Injury avoidance for athletes
The focus of this section is to provide you with knowledge to prevent injury and to reduce the consequences of injury. Injury in triathletes is common (about 30-40% per year) and strangely enough, your risk of injury actually increases with experience. This is probably because experienced athletes are more likely to be pushing the performance envelope!
Persistent pain and especially swelling when or after running always indicates a need for medical attention. If you have an internal knee injury, continuing to run may let the injured part further injure or destroy the remaining normal interior cartilage structures in your knee leading to early arthritis and the end of your running career.
Bike fit ( or misfit )
There is a small core of science looking at the interaction of the rider and bike that has been published in the last 30 years. One fact is that as the bike racing community transitioned from toe clips and straps to clipless pedal-shoe combinations, we began to see more hip and knee problems. This was simply because the fixation of the foot to the pedal sometimes does not allow the knee to move in the directions that it needs to during the pedal stroke. This additional stress may also be transmitted to the hip.
For instance, if you wear the outside edge of your running shoe toward the mid and forefoot, then your foot wants to be tilted slightly outward with your little toe toward the ground or everted. On the bike, it is then quite likely that fixing your foot flat will generate unnatural forces in your knees and or hips which may eventually produce pain and injury. The solution is to place a wedge, actually quite a thin one usually, with the thicker side towards your big toe, between your cleat and bike shoe.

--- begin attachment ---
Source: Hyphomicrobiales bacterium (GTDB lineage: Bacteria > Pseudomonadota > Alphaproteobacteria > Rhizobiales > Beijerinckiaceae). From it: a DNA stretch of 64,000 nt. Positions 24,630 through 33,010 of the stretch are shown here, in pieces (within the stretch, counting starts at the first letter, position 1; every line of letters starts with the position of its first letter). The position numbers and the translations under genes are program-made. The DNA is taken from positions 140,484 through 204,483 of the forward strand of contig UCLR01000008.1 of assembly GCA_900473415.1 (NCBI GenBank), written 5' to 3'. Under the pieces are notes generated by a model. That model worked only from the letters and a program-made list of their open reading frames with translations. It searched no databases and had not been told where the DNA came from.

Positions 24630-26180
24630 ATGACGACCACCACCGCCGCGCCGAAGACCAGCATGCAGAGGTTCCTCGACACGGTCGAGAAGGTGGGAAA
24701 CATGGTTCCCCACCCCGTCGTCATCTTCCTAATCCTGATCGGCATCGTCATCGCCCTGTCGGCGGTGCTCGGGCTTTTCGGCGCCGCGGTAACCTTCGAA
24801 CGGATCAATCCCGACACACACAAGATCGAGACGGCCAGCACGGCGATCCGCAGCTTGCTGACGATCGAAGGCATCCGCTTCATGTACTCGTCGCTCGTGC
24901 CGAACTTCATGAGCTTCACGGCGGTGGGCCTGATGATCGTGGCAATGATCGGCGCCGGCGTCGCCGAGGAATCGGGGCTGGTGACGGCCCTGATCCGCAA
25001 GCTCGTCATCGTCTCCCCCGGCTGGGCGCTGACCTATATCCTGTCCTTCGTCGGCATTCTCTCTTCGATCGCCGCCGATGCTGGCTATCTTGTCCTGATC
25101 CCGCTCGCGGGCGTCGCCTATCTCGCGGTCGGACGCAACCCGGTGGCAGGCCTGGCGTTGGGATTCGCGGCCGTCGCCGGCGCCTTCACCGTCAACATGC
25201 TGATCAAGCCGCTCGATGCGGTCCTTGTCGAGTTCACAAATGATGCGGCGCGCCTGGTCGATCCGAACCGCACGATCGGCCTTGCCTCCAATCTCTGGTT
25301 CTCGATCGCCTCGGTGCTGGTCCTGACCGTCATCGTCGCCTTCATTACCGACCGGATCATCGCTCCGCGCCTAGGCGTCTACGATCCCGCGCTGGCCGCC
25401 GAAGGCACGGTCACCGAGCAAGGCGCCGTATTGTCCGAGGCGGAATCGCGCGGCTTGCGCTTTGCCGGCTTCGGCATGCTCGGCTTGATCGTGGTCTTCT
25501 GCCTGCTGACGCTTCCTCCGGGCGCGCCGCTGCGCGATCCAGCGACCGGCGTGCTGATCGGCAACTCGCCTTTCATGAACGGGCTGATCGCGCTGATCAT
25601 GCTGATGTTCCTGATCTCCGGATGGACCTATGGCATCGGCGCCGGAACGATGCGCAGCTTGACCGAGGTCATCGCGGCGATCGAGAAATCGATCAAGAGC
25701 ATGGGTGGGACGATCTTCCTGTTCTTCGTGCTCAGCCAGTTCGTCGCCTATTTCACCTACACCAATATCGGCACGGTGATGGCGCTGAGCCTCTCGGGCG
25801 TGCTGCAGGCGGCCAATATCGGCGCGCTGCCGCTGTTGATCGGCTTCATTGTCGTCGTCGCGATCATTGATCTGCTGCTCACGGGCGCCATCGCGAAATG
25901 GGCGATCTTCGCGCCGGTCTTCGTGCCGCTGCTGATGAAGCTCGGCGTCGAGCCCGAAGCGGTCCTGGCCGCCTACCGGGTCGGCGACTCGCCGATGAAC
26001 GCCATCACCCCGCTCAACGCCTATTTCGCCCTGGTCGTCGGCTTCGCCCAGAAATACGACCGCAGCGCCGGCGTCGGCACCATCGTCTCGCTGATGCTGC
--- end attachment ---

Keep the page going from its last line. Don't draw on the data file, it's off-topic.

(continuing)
Another common problem occurs if you are bow legged. That is when you stand with your feet together, your ankles touch before your knees do. The name for this is varus at the knee. If you have knee varus, then your foot may want to rotate during the pedal stroke. Some pedals strictly limit foot rotation during the pedal stroke, thereby generating potentially damaging forces in the knee and hip during cycling. The solution is often a pedal with more rotational freedom.
If you have plantar fasciitis, then moving the cleat toward your heel will reduce the stress in the sole of your foot during your pedal stroke. The same thing applies to the tension in your Achilles tendon. This may be important if you have injured your Achilles, have Achilles tendonitis, or are having heel pain.
Have you had a previous medial meniscus injury (torn the cartilage) in your knee or do you have arthritis on the medial ( inside ) side of your knee? Well, you may need to add pedal extensions to reduce the compressive forces on the inside of your knee to help preserve the remaining cartilage.
All the above illustrates that expert service in the area of bike fit that takes details of your anatomy and past injury history into account can reduce the health risks of cycling, and if you are more comfortable, then you will almost always be faster!
Periodization of training.
Tudor Bompa, as an Eastern European coach before the fall of the Iron Curtain, developed and promoted the concept of periodization in exercise training programs. This development was a major factor in the success of Eastern European and USSR athletes during the late 1970s and 1980s. His work was published in English in 1983.
There is simply no question that in endurance athletics, age appropriate periodization of training, when coupled with appropriate nutrition and hydration commonly results in substantial improvements in performance. As one ages, the initial principles and practice developed by Dr Bompa need to be modified progressively to allow the mature athlete the complete training progressions in microcycles without injury. We have spent the last 6 years refining elements of the age related changes required to modify Dr Bompa's ideas. By way of example, commonly periodization involves one month cycles with three weeks of progressive exercise stress, followed by one week of reduced exercise at about 50% of peak week hours. Most, if not all 55-59 yr old athletes simply cannot complete a series of three week progressive stress periods that approach their limits.
Recovery from injury.